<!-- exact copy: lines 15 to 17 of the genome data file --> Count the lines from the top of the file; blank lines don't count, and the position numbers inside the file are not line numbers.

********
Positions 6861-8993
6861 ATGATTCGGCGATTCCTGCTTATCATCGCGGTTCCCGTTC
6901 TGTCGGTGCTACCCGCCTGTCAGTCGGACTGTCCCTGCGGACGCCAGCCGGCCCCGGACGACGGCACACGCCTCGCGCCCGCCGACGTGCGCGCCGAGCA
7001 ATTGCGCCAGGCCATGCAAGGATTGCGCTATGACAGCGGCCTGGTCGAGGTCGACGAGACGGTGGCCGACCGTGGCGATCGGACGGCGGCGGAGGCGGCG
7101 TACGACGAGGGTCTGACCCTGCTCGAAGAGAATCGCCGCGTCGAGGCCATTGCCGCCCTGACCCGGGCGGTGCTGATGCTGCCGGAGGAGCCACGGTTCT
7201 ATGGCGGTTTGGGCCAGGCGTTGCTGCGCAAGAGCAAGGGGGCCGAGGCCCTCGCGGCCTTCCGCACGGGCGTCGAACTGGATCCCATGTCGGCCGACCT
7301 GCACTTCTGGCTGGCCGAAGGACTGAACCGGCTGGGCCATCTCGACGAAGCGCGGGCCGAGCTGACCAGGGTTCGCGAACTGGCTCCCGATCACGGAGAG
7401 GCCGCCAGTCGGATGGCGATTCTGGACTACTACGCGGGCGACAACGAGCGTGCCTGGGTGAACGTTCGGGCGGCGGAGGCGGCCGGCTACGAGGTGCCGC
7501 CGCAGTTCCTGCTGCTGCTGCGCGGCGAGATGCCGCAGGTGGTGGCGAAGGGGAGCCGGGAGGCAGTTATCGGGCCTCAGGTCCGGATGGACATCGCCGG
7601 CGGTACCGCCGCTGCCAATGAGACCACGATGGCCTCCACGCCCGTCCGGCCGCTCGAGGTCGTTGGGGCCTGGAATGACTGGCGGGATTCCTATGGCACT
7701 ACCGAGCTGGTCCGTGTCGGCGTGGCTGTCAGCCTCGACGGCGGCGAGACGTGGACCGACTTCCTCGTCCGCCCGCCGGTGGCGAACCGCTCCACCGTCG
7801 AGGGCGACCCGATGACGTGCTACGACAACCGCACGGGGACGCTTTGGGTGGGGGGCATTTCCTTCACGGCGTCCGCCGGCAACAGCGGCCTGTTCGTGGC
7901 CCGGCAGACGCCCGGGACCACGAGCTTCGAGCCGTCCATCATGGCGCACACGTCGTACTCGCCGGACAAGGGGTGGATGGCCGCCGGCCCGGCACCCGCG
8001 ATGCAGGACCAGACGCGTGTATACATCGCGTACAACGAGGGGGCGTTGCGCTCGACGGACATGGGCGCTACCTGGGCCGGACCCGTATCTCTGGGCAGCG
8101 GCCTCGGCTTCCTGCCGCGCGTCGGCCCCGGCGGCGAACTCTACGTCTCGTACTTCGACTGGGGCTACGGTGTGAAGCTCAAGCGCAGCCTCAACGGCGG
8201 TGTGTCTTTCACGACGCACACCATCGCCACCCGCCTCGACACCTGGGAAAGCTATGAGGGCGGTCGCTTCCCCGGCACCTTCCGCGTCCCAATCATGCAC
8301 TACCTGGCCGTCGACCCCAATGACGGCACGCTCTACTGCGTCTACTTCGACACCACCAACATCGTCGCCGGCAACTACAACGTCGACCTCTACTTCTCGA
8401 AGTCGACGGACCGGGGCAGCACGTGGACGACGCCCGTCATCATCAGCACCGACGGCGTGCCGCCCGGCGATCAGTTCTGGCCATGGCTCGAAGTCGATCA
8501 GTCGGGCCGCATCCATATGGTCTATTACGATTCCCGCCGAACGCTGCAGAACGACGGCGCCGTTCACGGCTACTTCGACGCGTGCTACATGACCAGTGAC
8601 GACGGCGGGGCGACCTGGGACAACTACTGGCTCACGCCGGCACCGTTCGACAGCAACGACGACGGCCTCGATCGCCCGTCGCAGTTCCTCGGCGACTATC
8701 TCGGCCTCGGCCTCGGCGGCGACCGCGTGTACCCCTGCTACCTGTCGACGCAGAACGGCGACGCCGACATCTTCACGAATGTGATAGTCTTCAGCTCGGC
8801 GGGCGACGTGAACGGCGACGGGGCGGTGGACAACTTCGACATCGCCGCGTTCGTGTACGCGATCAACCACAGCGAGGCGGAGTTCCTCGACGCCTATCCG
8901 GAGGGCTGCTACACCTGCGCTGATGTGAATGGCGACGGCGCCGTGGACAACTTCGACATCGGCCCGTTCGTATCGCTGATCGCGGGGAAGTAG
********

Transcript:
8101 GCCTCGGCTTCCTGCCGCGCGTCGGCCCCGGCGGCGAACTCTACGTCTCGTACTTCGACTGGGGCTACGGTGTGAAGCTCAAGCGCAGCCTCAACGGCGG
8201 TGTGTCTTTCACGACGCACACCATCGCCACCCGCCTCGACACCTGGGAAAGCTATGAGGGCGGTCGCTTCCCCGGCACCTTCCGCGTCCCAATCATGCAC
8301 TACCTGGCCGTCGACCCCAATGACGGCACGCTCTACTGCGTCTACTTCGACACCACCAACATCGTCGCCGGCAACTACAACGTCGACCTCTACTTCTCGA